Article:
As a young girl, I interpreted events of my childhood that has created a perception of reality that has been part of my primary belief system growing up. That story is that you can’t count on anyone really but yourself, and that if you are in a position of “needing” someone, you’ll get hurt or disappointed in the end. This way of thinking has likely been a driver in my career, as I was relentless in my pursuit to become independent and okay “on my own”. My mantra was to always have a back up plan in case the first plan or person you are counting on falls through. In other areas of my life however, this has caused me to be closed in relationships and extremely afraid to commit or be in the position of needing someone. Whatever it was, whether it was a job, a friend or a budding of a potential relationship, my attitude was if it wasn’t working, or if I was being mistreated, I could easily get up and walk away. Tossing something out was my method of staying in control, albeit a false sense of control that was really rooted in fear and insecurity.
A few years ago, I entered my first adult relationship. It took me a year to get to the point of allowing the person fully in to my life. And when I reached the point of saying the words “I love you” – it was my verbal commitment. They were words that came with promise and my usual pattern of quitting when the going got tough would not be part of my thought process. Through the thick and thin of it, I would always try to work it out. As some who have followed my blogs previously will know, that relationship came to an immediate end one day, and I felt that the person I invested my heart and energy in to abandoned and quit on me. It was extremely difficult for me to handle as I felt that the one time I changed my pattern and allowed myself to be vulnerable; I got hurt and punished for taking the harder road.
It was a time of my life where I felt so out of control as there was nothing I could do to make the painful feelings go away. I felt emotionally crippled, and told myself that I would avoid any future possibilities of me ending up in the same scenario again.
I dated and met different people, and each dating experience was a failure. Perhaps it was that I just never came across the right fit, but more likely it was because of my relentless effort to cut things off with anyone who showed a sign of potentially causing me pain or hurt. Consequently, things would never pass the dating phase because I’d cut things off usually before it could go any further than that.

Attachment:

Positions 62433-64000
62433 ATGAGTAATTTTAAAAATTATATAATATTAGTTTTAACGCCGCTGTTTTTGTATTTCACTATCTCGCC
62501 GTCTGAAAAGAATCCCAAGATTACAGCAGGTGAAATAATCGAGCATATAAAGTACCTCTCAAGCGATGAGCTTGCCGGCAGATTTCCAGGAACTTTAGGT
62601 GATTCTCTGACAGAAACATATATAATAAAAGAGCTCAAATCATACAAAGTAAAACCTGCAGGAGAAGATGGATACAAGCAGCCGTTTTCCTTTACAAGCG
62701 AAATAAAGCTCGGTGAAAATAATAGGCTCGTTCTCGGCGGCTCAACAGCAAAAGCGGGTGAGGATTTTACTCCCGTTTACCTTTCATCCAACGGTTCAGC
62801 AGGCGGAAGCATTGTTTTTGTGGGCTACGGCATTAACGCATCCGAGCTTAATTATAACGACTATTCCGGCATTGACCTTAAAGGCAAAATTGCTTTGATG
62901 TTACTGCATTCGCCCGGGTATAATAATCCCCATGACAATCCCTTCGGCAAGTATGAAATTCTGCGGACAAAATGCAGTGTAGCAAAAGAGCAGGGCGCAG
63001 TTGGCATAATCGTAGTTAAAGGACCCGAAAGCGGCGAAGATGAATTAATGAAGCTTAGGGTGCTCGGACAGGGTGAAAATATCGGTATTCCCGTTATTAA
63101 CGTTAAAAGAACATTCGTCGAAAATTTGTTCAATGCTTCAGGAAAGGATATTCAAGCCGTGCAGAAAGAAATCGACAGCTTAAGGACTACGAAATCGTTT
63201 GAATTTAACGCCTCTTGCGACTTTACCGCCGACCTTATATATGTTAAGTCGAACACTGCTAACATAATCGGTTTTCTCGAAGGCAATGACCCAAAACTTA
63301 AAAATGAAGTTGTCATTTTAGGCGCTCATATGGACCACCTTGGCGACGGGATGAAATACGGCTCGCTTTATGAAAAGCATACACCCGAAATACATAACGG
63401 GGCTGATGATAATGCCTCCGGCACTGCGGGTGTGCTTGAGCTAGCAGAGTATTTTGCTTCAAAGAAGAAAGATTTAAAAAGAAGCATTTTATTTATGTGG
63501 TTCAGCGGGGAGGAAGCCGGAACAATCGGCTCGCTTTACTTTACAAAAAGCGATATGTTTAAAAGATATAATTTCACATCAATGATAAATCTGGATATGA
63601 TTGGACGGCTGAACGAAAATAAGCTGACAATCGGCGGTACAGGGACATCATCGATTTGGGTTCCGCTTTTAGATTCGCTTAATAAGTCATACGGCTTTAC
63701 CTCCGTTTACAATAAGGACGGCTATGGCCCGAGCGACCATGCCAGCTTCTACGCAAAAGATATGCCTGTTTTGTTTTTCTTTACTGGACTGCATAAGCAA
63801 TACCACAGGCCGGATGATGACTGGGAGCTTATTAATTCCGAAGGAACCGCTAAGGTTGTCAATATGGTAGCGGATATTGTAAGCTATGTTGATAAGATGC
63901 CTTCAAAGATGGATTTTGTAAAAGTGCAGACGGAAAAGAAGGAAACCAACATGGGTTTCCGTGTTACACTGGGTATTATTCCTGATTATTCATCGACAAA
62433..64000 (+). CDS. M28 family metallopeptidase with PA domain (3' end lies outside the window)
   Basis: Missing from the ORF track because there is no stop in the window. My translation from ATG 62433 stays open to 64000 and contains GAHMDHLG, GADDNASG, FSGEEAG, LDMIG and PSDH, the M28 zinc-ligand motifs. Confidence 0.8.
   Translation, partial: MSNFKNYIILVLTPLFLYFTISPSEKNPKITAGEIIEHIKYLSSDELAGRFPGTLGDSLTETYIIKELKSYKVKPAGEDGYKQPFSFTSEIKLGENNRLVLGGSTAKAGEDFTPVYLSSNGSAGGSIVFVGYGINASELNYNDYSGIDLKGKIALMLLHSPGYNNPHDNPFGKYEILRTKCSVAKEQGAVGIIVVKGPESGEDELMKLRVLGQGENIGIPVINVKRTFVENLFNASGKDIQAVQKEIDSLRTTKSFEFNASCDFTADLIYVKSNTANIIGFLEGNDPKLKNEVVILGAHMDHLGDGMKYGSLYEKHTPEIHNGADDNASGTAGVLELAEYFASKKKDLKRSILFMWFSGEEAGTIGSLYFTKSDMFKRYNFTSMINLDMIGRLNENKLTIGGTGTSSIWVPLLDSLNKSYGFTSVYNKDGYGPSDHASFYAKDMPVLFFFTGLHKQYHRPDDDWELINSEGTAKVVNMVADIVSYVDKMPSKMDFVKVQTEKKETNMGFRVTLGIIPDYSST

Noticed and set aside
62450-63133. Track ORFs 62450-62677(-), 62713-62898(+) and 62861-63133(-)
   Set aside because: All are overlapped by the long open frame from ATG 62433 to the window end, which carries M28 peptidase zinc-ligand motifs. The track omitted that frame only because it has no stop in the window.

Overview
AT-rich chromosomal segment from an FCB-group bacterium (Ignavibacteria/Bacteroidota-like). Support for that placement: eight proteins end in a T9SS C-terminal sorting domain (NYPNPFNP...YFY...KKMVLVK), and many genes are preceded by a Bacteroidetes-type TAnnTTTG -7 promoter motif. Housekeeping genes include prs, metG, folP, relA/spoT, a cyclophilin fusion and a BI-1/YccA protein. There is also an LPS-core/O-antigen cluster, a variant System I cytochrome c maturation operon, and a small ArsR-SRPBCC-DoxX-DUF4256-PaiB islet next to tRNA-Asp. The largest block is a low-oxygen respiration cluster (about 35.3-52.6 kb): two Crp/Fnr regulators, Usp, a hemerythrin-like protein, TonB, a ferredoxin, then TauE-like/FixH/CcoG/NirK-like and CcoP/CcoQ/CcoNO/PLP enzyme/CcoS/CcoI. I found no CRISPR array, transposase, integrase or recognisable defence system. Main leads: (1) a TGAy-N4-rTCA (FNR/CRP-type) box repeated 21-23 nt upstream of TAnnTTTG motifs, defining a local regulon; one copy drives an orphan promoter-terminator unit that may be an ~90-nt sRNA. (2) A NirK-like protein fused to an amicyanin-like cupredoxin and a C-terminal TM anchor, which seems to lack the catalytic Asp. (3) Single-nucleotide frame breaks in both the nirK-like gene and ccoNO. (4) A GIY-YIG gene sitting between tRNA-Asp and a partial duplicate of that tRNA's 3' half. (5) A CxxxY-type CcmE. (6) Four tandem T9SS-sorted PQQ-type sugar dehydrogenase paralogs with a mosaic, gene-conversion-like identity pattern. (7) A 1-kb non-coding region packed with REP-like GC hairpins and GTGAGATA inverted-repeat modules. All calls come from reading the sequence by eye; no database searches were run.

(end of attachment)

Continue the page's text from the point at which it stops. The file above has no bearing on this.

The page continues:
In recent months, I have met someone and while it’s taken me some time, I’m comfortable applying the label of being “in a relationship”. The title to me comes with commitment and a decision of entering a partnership with someone with a certain mentality. It means that instead of “tossing it out” when a hiccup or obstacle appears, to approach with the attitude of working it out and moving forward. It’s a complete mentality shift for me. Getting to this point has taken me time, reflection and consciously quieting my brain and shutting off the stories that play in my head that are rooted in fear.
And while I’m in a healthy and positive relationship, to tell you the truth, the stories of my past, my insecurities of being quit on or being disposable, or my partner one day getting bored of me – those insecurities still exist, although quieter some days than others. To be honest, I’m so scared of being vulnerable again and having faith in someone who holds my heart is actually something I have to work hard at. And so far, each time a hiccup has occurred, my ego wants to first react but then I make a conscious decision to go against it and do what will work for the relationship. As my friend Jen positioned it eloquently, “think of what is a deal maker versus a deal breaker”.
Relationships, whether romantic or platonic are works in progress. The closest ones will never be a completely smooth ride as these relationships are part of your world to help you evolve and grow. Some relationships won’t make it, but some are worth putting aside the ego, the fears, insecurities and pride and working it through. The challenges are an opportunity for growth. And we have the power to choose whether we take the road of growth or the road of defeat.
Photo credit: sofiadelmare
4 Replies to “Working it Out Vs Tossing it Out”
Wow…I came across those posting today and it made me tear up because it was like looking in a mirror. Very eloquently written. Thank you for this post! =o) M.
“Work like you don’t need the money. Dance like no one is watching. And, love like you’ve never been hurt.”
– Mark Twain
(1835-1910) [Samuel Clemens] American Author, Humorist
The feeling of having someone give up on you abruptly or during a low ebb in your life is something which I am experiencing currently. Thank you for writing this article! Yet again reminding me that life goes on, no matter how much emotional pain is involved, it will heal someday.